Some doubt whether Softbank is the ‘whale’ behind the tech stock surge

Not everyone is convinced by a report that SoftBank Group Corp. has been a driving force behind a rally in tech stocks.
Not everyone is convinced by a report that SoftBank Group Corp. has been a driving force behind a rally in tech stocks.
(Shizuo Kambayashi / Associated Press)

A report that SoftBank Group Corp. is making billions by using options to bet on technology stocks has stirred speculation the Japanese conglomerate could have been a driving force behind a recent rally — but not everyone is convinced.

Evidence suggests the kind of strategies pursued by institutions such as SoftBank have a minimal effect on stock market volatility, said Benn Eifert, chief investment officer of hedge fund QVR Advisors. Citing commentary from derivatives trading desks, he said the real power is being wielded by day traders buying enormous amounts of call options on tech stocks.

Eifert’s analysis speaks to a debate that’s been raging in the stock market about who is behind a surge in options trading and what it all means for investors. Over the weekend, the Financial Times reported that SoftBank spent $4 billion over the last few months buying equity derivatives on technology stocks.


Several analysts have pointed out that the heft of large institutional players remains relatively small compared with the rest of the market. Retail punters shelled out $40 billion in call premiums in a month, data from the Options Clearing Corp. compiled by Sundial Capital’s Jason Goepfert show.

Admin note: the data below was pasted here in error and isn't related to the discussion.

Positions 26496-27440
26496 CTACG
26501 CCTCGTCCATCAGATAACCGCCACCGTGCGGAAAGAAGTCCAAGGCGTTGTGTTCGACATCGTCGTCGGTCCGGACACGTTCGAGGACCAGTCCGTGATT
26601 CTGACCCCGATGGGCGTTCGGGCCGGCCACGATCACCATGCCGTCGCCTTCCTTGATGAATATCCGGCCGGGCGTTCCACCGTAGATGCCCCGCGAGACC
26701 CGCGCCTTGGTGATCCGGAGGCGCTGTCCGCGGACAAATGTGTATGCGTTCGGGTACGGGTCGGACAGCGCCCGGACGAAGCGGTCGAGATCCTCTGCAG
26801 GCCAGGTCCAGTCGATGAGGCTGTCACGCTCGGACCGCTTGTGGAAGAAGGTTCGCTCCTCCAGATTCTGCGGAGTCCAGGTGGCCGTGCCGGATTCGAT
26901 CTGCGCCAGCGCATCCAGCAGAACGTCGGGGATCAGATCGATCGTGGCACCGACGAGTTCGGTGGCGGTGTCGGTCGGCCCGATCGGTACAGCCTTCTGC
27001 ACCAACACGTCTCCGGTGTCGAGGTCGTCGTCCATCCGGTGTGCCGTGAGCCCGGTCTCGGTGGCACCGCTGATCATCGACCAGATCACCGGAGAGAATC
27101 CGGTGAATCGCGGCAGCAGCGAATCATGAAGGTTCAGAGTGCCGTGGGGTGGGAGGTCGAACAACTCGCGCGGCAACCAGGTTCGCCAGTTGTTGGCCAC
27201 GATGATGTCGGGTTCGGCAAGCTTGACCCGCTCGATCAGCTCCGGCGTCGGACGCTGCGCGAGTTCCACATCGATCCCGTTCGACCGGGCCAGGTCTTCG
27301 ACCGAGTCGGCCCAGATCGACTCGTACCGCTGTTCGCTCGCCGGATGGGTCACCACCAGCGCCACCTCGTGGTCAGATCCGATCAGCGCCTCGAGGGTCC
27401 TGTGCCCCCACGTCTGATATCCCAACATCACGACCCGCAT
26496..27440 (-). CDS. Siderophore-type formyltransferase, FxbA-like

Evidence of retail sway comes from parsing the types of trades, Eifert said. Individual investors have been piling into call options that usually expire within two weeks. The short-term nature of the contracts requires hedging by market makers, which in turn fanned higher stock prices.

In contrast, trades favored by large institutions don’t necessarily require market makers to buy and sell the underlying stock to hedge themselves, Eifert said. He said institutions tend to use strategies such as buying a call spread and selling the underlying shares — a technique to profit from a rally, but also limit risk.

“These transactions themselves did not represent meaningful buying pressure,” Eifert wrote on Twitter.

The call spread trades did contribute to the curious phenomenon of the Standard & Poor’s 500 index rising at the same time as the VIX index, he said.

To be sure, it’s impossible to tell exactly who is behind a trade just by looking at the order flow. Parts of these big institutional trades were probably done over-the-counter, which makes it harder to gauge their full market effect, said Kambiz Kazemi, principal at La Financiere Constance Inc.


Options activity by both big and small traders has probably heightened market volatility, said RBC Capital Markets strategist Amy Wu Silverman.

“The sheer scale of call buyers both institutional and retail cause a ‘gamma’ squeeze situation for dealers, exacerbating moves in tech,” she wrote in a report Monday. (“Gamma” is a term for option price drift that dealers often seek to offset by buying or selling the underlying stock.)

Call options volumes started surging in March, April and May as retail investors opened up Robinhood accounts and started a frenzy of day trading, Silverman said, adding that the jump was “for smaller and smaller contract sizes,” a typical footprint of retail.

Big institutional trades in tech started arriving in August, Silverman said. She cited call spreads in a handful of technology companies as having the hallmarks of a big institutional bet.

The trades were placed Aug. 5 in Microsoft Corp., Facebook Inc., Adobe Inc., Inc. and Alphabet Inc. options. By then, the Nasdaq 100 had rallied some 60% from the March lows, suggesting institutions were merely following others into the trade.

Bloomberg writer Cormac Mullen contributed to this report.